Sky Sports boxing pundit and boxing historian, Spencer Fearon, tweeted his support for stop and search as a tool to address the rising gun and knife crime within the black community. That’s despite black people being eight times more likely to be targeted than white people. However, his comments came following him attending two funerals of black youths in the past month, both due to gun crime.

The disproportionate targeting of black people being stopped and searched is a clear indicator of racial profiling by the police. Although in the context of violent crime in sections of the black community, Spencer Fearon acknowledges a pressing issue that can’t be ignored. Whether or not you agree with him, it’s a necessary conversation that we aren’t having and to the detriment of our community. Meanwhile, black youths are succumbing to our inactivity on the matter while bad apples are allowed to have such an adverse effect on the community.

The experience of the black diaspora around the world is similar. We aren’t having the difficult conversations necessary to progress as a community. We have successes to celebrate which we need to build upon but we also have to address the challenges that we face. Unlike other communities, our difficulties are already in the public domain which exacerbates how negative we look to others when we fail to address them.

Acknowledgment, dialogue, cooperation and action need to be forthcoming within the diaspora. Otherwise, we’ll remain stagnant as a people and continue to succumb to the actions of the minority. Every community has them, ours are just out in the open making it that bit worse for the rest of us.

Wednesday, 8 November 2017

The glorification of being busy

While some of us might not like to admit it, we usually prefer to be busy than bored. When we’re bored or idling, we lack stimulation and yearn the feeling of being productive that lends itself to our self-esteem. It’s why many people struggle with depression during unemployment, without having other activities to channel their time and energy into. Being busy staves off boredom and contributes to our feeling of self-worth as rightly or wrongly we feel we have something to show for our time.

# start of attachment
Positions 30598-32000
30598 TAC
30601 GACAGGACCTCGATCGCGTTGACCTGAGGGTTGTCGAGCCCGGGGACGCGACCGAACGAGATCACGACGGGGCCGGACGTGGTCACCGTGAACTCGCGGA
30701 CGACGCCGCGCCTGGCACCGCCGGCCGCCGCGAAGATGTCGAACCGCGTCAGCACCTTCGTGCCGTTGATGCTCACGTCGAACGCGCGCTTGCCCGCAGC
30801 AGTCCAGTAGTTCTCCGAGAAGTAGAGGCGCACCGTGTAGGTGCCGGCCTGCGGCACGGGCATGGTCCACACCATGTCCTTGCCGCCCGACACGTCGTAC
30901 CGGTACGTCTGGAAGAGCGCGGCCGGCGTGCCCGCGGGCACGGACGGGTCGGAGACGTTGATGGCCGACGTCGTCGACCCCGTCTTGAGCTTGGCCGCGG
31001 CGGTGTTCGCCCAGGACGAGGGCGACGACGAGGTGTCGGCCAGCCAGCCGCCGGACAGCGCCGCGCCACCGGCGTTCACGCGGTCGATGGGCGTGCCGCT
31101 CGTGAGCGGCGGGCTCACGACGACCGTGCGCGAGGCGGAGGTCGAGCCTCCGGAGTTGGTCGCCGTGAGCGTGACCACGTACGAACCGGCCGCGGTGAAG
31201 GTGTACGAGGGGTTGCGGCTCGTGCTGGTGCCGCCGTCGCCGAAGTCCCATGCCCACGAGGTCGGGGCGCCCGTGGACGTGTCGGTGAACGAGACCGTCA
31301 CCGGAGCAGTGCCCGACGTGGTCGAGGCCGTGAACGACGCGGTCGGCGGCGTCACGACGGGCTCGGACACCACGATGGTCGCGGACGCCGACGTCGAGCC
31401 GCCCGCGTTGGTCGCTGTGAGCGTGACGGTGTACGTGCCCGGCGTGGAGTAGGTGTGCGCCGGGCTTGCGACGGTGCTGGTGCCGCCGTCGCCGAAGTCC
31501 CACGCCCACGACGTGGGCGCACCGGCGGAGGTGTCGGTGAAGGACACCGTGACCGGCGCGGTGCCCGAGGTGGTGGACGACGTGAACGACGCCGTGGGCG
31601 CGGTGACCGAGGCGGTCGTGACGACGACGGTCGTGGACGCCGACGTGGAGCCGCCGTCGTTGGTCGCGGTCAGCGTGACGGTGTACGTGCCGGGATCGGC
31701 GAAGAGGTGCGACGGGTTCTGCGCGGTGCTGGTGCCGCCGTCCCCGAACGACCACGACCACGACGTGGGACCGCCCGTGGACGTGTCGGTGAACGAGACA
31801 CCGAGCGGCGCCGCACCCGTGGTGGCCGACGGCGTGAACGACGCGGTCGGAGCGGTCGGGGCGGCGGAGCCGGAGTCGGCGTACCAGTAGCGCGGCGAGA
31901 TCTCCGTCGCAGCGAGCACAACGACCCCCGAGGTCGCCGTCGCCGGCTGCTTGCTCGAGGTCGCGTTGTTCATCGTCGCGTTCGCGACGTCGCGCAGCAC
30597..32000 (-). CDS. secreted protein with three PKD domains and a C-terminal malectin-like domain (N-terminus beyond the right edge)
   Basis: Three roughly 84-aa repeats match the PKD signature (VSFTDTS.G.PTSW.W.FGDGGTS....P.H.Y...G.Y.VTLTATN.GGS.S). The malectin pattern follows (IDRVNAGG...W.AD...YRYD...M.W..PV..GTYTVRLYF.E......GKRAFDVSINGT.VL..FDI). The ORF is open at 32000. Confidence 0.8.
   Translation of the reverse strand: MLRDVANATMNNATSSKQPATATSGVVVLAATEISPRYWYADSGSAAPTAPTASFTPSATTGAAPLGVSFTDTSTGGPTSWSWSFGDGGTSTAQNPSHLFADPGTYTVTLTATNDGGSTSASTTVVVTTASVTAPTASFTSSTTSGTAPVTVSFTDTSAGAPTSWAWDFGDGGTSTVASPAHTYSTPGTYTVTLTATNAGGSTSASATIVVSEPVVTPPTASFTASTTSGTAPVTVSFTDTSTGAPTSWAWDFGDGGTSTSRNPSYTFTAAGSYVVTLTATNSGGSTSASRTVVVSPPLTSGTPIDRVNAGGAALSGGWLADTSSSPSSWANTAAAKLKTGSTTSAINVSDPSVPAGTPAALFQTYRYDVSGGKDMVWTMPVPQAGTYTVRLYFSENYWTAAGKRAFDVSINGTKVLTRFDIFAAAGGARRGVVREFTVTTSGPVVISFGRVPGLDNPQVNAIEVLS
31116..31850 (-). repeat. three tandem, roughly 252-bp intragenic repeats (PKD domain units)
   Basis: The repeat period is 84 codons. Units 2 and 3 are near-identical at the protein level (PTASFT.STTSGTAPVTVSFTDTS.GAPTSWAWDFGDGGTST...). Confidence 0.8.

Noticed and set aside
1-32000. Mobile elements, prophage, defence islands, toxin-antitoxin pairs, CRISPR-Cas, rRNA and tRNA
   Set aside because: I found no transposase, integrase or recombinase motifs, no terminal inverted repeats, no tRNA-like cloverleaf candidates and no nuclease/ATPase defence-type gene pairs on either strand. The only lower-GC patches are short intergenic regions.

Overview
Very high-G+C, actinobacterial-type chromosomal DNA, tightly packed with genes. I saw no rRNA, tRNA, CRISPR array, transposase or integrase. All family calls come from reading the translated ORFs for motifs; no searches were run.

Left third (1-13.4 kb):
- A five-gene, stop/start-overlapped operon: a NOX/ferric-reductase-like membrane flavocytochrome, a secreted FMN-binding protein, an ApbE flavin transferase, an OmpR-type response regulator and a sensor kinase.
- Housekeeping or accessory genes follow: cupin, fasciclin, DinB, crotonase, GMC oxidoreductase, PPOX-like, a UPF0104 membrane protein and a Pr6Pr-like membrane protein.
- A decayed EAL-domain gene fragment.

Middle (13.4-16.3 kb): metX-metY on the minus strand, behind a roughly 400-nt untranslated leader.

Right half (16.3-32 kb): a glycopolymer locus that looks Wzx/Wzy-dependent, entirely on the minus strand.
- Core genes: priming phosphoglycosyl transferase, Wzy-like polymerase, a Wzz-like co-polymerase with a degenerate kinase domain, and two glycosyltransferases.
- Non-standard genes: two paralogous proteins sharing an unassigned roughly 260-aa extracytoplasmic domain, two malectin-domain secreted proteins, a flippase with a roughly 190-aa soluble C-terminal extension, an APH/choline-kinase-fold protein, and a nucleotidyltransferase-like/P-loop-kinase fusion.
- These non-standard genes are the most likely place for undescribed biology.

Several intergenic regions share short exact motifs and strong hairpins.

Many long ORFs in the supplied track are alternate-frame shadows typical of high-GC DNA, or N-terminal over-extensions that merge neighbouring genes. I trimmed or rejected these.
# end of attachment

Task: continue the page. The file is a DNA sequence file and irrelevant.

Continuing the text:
Being occupied therefore isn’t a bad thing and it’s necessary for good mental health. But the notion of being busy has changed. It’s become glorified as a measure of success or Stakhanovite-esque ideals and efforts that have skewed our perspective on what really matters. Being busy has come to falsely represent who works harder, whose job is more challenging and more important and ultimately who arbitrarily and meaninglessly gets bragging rights for the aforementioned.

By Alan O’Rourke and licensed under CC BY 2.0
Indeed, we all want to acknowledge our efforts to ourselves, and for others to do the same, as it returns to the validation we all crave from being productive. After a productive and long day at work, I might feel tired but I feel good for what I’ve achieved and that shouldn’t be a feeling we deny.Though that isn’t where said feeling stops in today’s society.

Working a long day is increasingly celebrated as a barometer for how hard we’ve worked yet it’s a Pyrrhic victory if the opportunity cost was any measure of success in our personal lives and our mental health. Many ‘successful’ people have regretted how they worked relentlessly for years, devoting themselves wholeheartedly to their work, only to later realise that they’d done so at the expense of what really mattered. Failing to spend time with family and friends that were no longer around, not pursuing personal passions or finding companionship, even in the platonic sense, had evaded them as years of a tunnel-vision approach to work passed them in the blink of an eye. At which point, they couldn’t make good on what they’d already lost in those years.

A friend and former colleague commented how they felt bad for not continuing to work into the night, on what was a day off, where they’d nevertheless already worked tirelessly for the day since the morning. We’ve now been wired to assume that we shouldn’t give ourselves a break and to do so is to be lazy. Even with the context of clearly putting in work, we don’t warrant ourselves worthy of breathing space because to pause has become synonymous with being indolent. If you consider that ideal in its crudest sense, we’ve basically been programmed to work and remain busy until burnout.